Housebuilders’ contributions to the fund were set at a fixed sum per unit but were not directly related to the impact of their own development. The contributions were secured under section 75 of the Town and Country Planning (Scotland) Act 1997. The claimants, who had previously entered into an obligation under the scheme, maintained that the monies need not be paid if the SPG was subsequently judged to be unlawful. The Court of Session agreed that the guidance was unlawful.
In the Supreme Court, Lord Hodge recognised that there was much to be said in favour of the scheme, since it enabled the authority to facilitate development within its area and allowed developers to assess the extent to which their projects were viable. However, he concluded that the 1997 act did not allow for the scheme that the authority had adopted.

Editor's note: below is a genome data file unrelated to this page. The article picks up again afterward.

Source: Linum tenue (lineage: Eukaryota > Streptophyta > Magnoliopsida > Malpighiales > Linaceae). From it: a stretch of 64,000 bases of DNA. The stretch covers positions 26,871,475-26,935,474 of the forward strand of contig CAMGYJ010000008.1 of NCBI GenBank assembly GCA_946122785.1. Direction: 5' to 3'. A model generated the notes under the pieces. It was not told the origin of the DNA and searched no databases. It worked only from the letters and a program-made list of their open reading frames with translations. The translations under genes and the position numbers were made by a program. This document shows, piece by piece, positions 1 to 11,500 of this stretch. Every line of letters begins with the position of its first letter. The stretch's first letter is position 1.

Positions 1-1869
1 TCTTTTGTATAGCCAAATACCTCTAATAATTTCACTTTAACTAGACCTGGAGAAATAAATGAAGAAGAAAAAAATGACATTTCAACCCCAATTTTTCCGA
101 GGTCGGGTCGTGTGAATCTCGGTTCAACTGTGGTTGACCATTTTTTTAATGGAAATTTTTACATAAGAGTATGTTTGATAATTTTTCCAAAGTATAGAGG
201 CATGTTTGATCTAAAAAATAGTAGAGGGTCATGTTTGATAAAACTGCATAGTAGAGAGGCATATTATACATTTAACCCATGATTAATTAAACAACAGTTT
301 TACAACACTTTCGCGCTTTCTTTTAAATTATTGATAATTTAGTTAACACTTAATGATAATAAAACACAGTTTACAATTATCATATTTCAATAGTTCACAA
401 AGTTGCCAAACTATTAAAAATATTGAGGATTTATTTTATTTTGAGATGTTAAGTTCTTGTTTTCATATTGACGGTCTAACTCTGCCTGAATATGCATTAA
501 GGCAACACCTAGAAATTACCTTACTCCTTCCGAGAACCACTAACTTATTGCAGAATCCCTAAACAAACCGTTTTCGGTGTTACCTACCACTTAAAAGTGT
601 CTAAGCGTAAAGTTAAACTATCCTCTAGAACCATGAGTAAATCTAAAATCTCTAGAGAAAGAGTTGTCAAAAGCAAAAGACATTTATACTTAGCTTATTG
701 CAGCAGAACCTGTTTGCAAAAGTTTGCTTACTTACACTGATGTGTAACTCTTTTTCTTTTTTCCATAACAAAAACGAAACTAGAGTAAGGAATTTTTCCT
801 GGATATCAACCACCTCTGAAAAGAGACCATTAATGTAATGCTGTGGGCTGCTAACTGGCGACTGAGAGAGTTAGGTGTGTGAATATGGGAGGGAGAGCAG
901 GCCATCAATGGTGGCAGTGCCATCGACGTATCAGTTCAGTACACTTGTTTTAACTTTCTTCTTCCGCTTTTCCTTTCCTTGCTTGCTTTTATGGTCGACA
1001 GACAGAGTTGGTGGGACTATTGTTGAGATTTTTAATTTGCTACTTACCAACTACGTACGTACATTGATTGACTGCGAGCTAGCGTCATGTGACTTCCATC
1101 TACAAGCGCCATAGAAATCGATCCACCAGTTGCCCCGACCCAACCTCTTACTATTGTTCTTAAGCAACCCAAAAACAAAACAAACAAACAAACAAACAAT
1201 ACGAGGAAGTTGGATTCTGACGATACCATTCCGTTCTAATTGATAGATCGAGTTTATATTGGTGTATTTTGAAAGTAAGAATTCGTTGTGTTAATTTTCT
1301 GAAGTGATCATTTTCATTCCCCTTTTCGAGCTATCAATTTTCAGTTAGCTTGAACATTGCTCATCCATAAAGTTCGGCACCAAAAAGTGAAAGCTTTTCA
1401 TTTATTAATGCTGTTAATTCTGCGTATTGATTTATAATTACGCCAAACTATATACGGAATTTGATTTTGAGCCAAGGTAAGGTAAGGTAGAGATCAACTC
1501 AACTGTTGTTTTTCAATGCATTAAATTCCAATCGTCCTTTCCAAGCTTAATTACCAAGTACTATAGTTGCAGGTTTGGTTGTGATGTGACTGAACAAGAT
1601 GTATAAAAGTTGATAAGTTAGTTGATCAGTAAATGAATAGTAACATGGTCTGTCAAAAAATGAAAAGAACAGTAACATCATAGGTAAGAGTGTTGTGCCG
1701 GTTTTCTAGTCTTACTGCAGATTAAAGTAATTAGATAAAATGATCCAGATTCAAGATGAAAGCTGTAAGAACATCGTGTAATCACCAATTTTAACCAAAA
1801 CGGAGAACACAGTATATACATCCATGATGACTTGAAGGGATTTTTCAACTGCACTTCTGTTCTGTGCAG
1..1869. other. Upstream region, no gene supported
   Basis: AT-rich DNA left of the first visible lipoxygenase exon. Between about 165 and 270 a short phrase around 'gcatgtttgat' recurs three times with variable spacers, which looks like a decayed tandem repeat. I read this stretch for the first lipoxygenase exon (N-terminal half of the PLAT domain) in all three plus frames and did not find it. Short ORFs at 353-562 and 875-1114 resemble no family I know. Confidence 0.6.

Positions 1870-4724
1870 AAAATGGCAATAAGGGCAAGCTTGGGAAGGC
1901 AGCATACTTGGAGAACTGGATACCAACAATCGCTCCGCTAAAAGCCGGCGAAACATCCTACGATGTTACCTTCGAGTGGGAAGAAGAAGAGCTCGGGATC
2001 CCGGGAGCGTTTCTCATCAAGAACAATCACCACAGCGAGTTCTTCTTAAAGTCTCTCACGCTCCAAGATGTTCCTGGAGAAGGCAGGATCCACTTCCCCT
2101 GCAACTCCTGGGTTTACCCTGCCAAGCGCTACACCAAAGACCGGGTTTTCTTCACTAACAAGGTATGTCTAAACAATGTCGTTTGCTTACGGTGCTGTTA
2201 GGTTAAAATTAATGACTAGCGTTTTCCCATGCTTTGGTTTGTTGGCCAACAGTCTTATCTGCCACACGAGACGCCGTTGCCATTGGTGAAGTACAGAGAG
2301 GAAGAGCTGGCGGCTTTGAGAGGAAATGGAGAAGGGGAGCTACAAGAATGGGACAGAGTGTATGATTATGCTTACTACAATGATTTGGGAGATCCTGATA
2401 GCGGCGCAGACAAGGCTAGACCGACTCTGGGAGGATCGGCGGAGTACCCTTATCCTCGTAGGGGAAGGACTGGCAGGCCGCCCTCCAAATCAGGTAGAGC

It was unlawful, he opined because, it required developers to contribute to a pooled fund to finance transport infrastructure improvements which the development plan promoted. Such improvements might have no more than a trivial connection with the actual schemes proposed by the developers involved, he found. Neither did the obligation restrict development from proceeding until the financial contribution had been spent and the transport improvements secured, he noted.
The court held that the obligation neither restricted nor regulated development of the claimants’ site and thus fell outside the scope of section 75. Since the obligation the developer had entered into could not therefore be a relevant consideration in determination of an application, it ruled, it was not within the authority’s power to require it. The requirement and the SPG upon which the local authority sought to justify it were unlawful, it concluded.
Aberdeen City and Shire Strategic Development Planning Authority v Elsick Development Company Ltd
25 October 2017
Ref:  UKSC 66